/ Travel & Leisure

Should some holiday destinations be off-limits?

Tourist photographs baby sea lion

The Galápagos islands have just been taken off the list of World Heritage sites in danger. But should we be going to environmentally sensitive regions at all?

This glorious archipelago off the coast of Ecuador is one of the world’s natural wonders with more than 2,000 endemic species – from blue-footed boobies and penguins to iguanas and giant tortoises.

The islands were put on the list in 2007 because their delicate ecosystem was being threatened by ever-increasing tourist numbers, and as a result over-fishing and invasive species brought over from the mainland (often unwittingly).

Galápagos protected by strict controls

I visited the Galápagos on a superb island-hopping cruise last year, and have to admit I would still have booked the holiday even if I had known that it was on this list.

The area did seem to be sensitively controlled, though. At the airport all luggage was screened for plant and animal products. No one was allowed to enter the national park area (which is 97% of the whole land area) without a guide, and even then, tourists are strictly marshalled along the few paths. No food could be taken onshore, and we always had to wash our footwear in disinfectant before arriving at a new island.

Should tourists stay away altogether?

Is this enough? I didn’t feel at all guilty at the time, but however well-intentioned tourists are, it doesn’t take much to upset the ecological balance. India, for example, has seen a big decline in its tiger numbers recently, blamed on the tourist surge to its national parks.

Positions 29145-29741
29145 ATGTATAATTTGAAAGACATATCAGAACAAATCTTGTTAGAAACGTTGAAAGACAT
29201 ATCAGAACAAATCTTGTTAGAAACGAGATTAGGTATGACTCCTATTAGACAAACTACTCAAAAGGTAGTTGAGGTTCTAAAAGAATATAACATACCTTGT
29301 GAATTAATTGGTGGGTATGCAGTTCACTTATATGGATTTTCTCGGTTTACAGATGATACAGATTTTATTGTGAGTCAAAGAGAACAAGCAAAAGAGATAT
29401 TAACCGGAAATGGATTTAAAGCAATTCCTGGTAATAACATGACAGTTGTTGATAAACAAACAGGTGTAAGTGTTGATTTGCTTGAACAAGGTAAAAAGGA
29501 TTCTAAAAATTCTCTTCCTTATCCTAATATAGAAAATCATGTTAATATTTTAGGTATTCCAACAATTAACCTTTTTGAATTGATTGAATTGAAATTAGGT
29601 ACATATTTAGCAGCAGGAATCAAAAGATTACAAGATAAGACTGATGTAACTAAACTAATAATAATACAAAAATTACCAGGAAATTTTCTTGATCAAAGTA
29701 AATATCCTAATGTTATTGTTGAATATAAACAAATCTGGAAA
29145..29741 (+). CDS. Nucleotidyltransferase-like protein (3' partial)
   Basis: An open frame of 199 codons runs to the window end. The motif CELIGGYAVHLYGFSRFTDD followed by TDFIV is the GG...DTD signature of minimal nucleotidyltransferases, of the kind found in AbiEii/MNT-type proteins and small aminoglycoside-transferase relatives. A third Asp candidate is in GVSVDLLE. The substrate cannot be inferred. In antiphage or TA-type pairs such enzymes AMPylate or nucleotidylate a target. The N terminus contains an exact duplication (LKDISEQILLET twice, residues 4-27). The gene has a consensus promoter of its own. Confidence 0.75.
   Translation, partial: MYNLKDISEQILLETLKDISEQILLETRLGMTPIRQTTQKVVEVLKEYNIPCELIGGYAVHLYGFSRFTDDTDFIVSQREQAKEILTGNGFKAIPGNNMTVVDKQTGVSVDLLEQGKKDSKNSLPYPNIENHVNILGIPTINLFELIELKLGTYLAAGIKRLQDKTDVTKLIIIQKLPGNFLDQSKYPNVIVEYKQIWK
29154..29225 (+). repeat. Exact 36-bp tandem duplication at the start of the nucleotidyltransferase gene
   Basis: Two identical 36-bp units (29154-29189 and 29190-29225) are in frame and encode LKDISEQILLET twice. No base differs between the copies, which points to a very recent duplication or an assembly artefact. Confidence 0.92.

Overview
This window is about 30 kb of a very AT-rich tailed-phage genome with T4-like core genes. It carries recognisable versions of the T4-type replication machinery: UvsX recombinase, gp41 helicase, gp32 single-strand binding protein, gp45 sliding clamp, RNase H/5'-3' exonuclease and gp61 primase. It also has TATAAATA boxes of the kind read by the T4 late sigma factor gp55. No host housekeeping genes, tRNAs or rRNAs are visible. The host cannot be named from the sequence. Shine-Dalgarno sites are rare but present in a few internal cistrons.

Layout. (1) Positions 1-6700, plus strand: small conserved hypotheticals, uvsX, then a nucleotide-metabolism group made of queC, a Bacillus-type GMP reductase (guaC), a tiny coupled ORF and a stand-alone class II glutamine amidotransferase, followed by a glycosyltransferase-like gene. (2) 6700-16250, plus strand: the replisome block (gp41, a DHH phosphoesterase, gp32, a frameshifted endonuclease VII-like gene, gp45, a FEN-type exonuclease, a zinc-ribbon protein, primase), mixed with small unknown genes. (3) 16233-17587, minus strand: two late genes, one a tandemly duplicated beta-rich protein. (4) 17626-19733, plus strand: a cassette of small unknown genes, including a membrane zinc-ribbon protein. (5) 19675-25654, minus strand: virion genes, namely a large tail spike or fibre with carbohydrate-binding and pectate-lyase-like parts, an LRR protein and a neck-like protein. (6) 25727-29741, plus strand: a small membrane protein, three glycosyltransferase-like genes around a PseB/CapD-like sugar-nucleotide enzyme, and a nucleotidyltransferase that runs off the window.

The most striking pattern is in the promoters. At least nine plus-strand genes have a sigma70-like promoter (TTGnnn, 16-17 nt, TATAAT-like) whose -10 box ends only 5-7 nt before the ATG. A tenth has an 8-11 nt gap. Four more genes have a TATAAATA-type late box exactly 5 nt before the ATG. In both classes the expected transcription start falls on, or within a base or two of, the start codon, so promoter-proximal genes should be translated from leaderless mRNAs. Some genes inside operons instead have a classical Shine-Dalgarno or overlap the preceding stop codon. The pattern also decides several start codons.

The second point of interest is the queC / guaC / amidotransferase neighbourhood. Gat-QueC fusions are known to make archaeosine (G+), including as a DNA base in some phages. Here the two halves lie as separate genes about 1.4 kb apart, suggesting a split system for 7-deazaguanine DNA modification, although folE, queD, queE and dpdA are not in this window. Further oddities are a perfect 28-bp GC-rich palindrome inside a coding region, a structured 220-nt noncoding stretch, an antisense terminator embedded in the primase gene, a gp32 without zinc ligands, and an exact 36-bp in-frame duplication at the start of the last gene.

The Everglades in Florida has just been added to UNESCO’s list of sites in danger. Does this mean tourists ought to stay away now?

Of course, some ecologically sensitive areas need the money tourism brings to help fund conservation measures, so I think visiting is fine as long as these locations are properly monitored.

Still, at the very least, we should question the responsible tourism credentials of companies before booking a wildlife trip. Otherwise, the wildlife may not be there when we arrive.

Sophie Gilbert says:
31 August 2010

One wonders if those who blame the big decline of tiger numbers solely on a tourist surge have heard of poaching. However, endangered sites should indeed be protected from tourists in the same way as fisheries should be protected from fishing when fishing fleets are plainly scraping the bottom of the barrel. Overvisit or overfish, the result will be the same, eventual devastation.

It also seems that a voluntary code won’t work, as we know in many other areas of life. If someone as intelligent and aware as Jonathan make the honest but terrible admission that he would have gone to the Galapagos regardless of its being on the list of World Heritage sites in danger at the time, what hope do we have?

Well, as usual there are two sides to this.
1) Yes, protection of these sensitive locations must be dominant, to ensuer the survival of the species & fauna. It’s good to see the positive steps for protection taken by the authorities for the Galapagos.

On the other side, tourism is often very important to the economy and employment of such areas, their money often helping to maintain protection via Rangers etc.
But, tourist niumbers have to be controlled, to avoid ‘footfall’ damage and to what otherwise would be demands for hotels etc to house tourists, possibly contributing to destruction of the habitat and it’s creatures etc.that they have come to see!